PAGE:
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Events on Thursday, November 29th, 2018

R. G. Herb Condensed Matter Seminar
Modern Quantum Computing on Near Term Hardware. … over the cloud
Time: 10:00 am
Place: 5310 Chamberlin Hall
Speaker: Dr. Raphael Pooser, Oak Ridge National Lab
Abstract: In this talk I will outline recent advances in the field of computing enabled by quantum mechanics. Quantum computing is poised to enter into an era where computational power surpasses what classical machines can do. In this near-term era, when devices are not yet fault tolerant, but still out of reach of classical computers, the challenge is to harness them for useful computation despite the presence of significant noise in these systems. In particular, error mitigation is required to obtain useful results from these systems. We will outline several error mitigation techniques and show how they can be used in combination. One of the immediate applications on near term hardware include optimization of sampling from unknown probability distributions, which have applications in a broad array of quantum simulations, from chemistry to nuclear physics to field theory problems. After a brief review of the field, we will discuss several current architectures and applications of quantum computing.
Host: Saffman
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NPAC (Nuclear/Particle/Astro/Cosmo) Forum
Supernova Cosmology Results from the Dark Energy Survey
Time: 12:00 pm - 1:00 pm
Place: 4274 Chamberlin Hall
Speaker: Richard Kessler, University of Chicago
Abstract: Roughly 9 months after the end of the 5-year transient search in the Dark Energy Survey (DES), DES submitted a series of papers describing its first cosmology results based on measuring cosmic distances for a small fraction of the Type Ia Supernova sample. I will give an overview of DES, our first results, and the analysis, highlighting where we have made improvements necessary to reduce uncertainties. I will also briefly describe future prospects for SN Ia cosmology with DES (full sample) and the WFIRST space mission.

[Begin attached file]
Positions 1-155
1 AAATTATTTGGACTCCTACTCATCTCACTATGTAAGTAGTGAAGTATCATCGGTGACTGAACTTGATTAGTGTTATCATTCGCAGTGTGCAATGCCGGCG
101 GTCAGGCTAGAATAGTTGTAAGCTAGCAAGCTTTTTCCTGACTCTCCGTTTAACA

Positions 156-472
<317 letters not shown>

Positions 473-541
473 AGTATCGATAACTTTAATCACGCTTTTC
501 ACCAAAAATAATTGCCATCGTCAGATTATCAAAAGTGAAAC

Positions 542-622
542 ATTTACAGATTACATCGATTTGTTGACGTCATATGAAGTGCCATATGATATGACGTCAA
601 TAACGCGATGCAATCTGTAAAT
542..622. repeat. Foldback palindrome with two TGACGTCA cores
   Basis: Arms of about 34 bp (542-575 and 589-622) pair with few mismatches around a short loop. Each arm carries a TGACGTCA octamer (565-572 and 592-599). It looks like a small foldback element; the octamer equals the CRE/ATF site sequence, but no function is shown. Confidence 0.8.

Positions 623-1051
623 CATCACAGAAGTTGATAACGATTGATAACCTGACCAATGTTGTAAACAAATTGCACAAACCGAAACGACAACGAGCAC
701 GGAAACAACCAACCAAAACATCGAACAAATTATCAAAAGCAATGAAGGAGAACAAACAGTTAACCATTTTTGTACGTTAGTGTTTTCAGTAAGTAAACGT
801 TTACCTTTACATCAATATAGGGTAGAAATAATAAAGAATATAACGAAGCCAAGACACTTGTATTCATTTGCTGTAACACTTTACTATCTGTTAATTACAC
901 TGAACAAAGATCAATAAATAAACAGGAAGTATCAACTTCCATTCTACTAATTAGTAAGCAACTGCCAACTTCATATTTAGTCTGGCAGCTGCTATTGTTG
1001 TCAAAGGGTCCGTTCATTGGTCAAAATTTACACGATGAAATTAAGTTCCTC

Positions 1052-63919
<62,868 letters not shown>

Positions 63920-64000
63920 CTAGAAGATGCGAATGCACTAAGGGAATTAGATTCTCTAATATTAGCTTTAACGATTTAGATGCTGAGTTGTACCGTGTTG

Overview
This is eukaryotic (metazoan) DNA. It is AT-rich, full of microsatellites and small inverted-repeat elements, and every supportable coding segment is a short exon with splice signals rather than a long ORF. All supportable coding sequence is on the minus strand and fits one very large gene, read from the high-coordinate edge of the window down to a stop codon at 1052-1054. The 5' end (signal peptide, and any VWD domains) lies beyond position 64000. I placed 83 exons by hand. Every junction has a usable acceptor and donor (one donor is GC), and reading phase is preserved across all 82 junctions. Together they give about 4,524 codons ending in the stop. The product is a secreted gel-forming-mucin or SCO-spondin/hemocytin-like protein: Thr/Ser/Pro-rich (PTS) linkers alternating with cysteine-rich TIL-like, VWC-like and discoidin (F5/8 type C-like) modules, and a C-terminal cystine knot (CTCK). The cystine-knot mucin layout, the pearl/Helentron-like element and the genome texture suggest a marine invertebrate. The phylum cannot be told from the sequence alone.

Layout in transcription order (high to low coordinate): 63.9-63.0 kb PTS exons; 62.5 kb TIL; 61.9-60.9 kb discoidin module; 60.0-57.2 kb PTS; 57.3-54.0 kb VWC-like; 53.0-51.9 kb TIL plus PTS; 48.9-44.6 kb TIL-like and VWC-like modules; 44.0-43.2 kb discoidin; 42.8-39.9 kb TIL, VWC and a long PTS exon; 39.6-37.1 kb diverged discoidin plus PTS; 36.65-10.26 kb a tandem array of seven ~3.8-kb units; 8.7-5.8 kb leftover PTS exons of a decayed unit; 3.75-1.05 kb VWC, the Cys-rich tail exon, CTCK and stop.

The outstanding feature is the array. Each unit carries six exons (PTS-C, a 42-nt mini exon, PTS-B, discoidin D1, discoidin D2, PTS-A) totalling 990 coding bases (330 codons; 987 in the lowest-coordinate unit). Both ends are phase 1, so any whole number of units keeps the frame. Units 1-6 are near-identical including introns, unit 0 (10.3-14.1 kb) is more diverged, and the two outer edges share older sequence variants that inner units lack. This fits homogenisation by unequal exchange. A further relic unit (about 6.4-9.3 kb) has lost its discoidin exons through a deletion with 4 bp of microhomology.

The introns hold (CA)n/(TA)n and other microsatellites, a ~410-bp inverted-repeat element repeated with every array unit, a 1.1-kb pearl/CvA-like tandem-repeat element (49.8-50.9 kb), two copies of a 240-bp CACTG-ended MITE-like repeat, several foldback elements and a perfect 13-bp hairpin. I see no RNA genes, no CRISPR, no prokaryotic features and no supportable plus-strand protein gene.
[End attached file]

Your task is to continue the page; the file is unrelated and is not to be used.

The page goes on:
Host: Keith Bechtol
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Astronomy Colloquium
Surveying the Galactic Bulge for Transients and Compact Binaries
Time: 3:30 pm - 5:00 pm
Place: 4421 Sterling Hall, Coffee and Cookies 3:30 PM, Talk begins at 3:45 PM
Speaker: Tom Maccarone, Texas Tech University
Abstract: Understanding the evolution of binary stars is vital for almost all of the key problems in astrophysics today. For example, gravitational wave sources and Type Ia supernovae are fundamentally binary processes. From a theoretical point of view, binary stellar evolution is extremely complicated, with many poorly understood processes contributing. To build up an understanding of binary evolution, it is thus necessary to build a set of observational constraints. Here, I will present the results from several projects aimed at understanding the binary and transient populations of the Milky Way's Galactic Bulge. Some key highlights will include new understanding of cataclysmic variables, accreting black holes and neutron stars, and the discovery of a low mass protostar that appears to have formed in isolation.
Host: Sebastian Heinz, Chair Astronomy Department
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